A man talks about his struggles being bullied at school and how his coping mechanisms have given him lessons for life. A woman shares a story of being mugged by a taxi driver in Nigeria: she tells how she was left alone by the roadside, yet remarkable she didn’t let that ruin her experience of meeting her extended family for the first time.

    The stories come thick and fast. Moments of change that led to unplanned trajectories. A moped accident. Returning from Greece after military service. Saving enough money to move from France to London. Working at a New York global investment bank in the midst of the financial crash.

    Whilst everyone here today works in financial services, what’s clear is that there is no single career trajectory. The Royal Navy. Engineering. Journalism. From a job painting railings in the rain to accountancy. A tour of duty in the British Army in Northern Ireland. Advertising. Playing in a band.

    The theme that recurs as people share their stories over coffee and wine is that life and careers don’t happen in a straight line. One man talks of becoming MD of a company at 29, of suffering a nervous breakdown from too much pressure at work, and then of losing his house when another business failed. Now as he looks back on his experiences he is able to be philosophical. He says,

    “Life happens in the peaks and troughs.”

    As each team member finishes their words and passes the spark to the next person, there’s a natural honesty and vulnerability in the room. But also there is a level of humour and banter on display that naturally comes from people at ease with each other. There’s respect and admiration too for how everyone got to where they are today. There’s empathy and understanding about those diverse back stories and experiences. One team member comments,

    “I’m much more interested in our differences than our similarities.”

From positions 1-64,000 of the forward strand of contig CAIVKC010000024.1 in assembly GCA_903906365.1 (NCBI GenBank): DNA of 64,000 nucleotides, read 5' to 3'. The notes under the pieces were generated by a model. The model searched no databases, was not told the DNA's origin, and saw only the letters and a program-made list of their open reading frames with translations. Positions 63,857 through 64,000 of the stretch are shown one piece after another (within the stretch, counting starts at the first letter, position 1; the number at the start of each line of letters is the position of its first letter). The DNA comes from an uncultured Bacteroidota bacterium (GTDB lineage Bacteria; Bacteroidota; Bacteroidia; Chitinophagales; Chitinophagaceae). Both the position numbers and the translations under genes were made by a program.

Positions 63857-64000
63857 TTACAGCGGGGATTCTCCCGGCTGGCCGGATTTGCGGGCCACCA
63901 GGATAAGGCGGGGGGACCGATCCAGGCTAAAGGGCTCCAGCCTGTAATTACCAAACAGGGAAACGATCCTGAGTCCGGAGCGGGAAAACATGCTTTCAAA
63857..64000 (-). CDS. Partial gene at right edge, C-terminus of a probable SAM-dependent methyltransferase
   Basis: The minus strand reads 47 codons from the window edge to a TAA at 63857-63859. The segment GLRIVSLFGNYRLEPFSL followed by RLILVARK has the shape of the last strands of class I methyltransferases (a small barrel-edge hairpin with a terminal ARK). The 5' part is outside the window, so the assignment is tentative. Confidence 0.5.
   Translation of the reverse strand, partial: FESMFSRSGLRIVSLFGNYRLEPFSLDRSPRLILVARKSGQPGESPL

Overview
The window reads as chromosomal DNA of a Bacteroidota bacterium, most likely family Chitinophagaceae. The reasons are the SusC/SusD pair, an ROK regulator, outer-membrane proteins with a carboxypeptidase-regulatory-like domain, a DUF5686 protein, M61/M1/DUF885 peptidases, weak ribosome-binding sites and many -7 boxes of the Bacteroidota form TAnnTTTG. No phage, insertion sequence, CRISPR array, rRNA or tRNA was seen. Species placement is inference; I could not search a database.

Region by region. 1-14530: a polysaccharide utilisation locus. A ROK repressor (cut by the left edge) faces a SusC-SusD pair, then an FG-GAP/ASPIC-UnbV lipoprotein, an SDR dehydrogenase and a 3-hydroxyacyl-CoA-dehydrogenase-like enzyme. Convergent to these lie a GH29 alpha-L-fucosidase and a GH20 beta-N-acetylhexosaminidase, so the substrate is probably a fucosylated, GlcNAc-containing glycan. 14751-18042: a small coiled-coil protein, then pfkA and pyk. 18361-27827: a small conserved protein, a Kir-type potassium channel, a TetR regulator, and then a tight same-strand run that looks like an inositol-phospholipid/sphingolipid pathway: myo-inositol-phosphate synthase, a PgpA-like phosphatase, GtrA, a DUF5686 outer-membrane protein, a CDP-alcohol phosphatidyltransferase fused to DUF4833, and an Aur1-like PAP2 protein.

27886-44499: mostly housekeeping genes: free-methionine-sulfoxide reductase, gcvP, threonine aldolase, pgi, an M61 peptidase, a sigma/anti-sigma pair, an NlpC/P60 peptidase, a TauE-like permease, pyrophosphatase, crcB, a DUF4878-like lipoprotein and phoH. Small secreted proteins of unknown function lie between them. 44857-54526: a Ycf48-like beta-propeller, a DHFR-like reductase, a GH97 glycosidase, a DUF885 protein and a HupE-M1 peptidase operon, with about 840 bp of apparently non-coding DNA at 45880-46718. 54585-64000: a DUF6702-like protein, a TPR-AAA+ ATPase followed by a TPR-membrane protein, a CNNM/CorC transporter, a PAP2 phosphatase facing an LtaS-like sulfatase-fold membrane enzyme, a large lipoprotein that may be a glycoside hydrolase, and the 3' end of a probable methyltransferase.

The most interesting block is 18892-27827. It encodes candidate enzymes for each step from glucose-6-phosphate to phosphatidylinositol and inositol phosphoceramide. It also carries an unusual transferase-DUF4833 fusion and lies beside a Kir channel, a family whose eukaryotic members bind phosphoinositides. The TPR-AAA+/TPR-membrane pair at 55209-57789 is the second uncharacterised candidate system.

Humanising through story

    As the shared stories unfold in this library, it’s a reminder of the rich seam of human stories that lie under the bonnet of every organisation. Perhaps they’re the kind of stories that might have tumbled out over time. Or maybe they would never have been shared. But by getting everyone together for a day, creating the safe and friendly space by the fireside to share, people felt they could open up. It’s a space where they learn from each other. And there’s empathy in spades.

    Sceptics might wonder why it’s important to share personal stories with co-workers. What does that have to do with what happens in the 9–5 of an organisation? But sharing stories like this is a fast-track to better understanding each other, reinforcing humility, and building respect. Sharing their stories is an accelerator for open-minded approaches to their work. The following morning, glued together by this shared experience, they will collaborate well on a design-thinking exercise.

    People here today have different roles in the company and have come from a variety of backgrounds. Today has provided each with a deeper understanding, not only of each other, but of the journey they are on together. All are united by culture and story, and are fired-up about Thomas Cook Money’s mission to reimagine holiday money. They are travellers on the same journey. Everyone understands the common goal and appreciates the importance of their place in the organisation: vital to standing them in good stead on their adventures ahead. What are organisations after all but the sum of its parts — the sum of its employees, and all they have to bring? This is what Anth says about the experience:

    “I don’t think I’ve ever seen a team share their stories like that before — it was a privilege to be part of it.”

    On the dusty bookshelves that line three sides of the library, are volumes of Shakespeare and other literary classics. Yet it’s the stories alive in the room today that are captivating. Right now, these are the only stories that matter.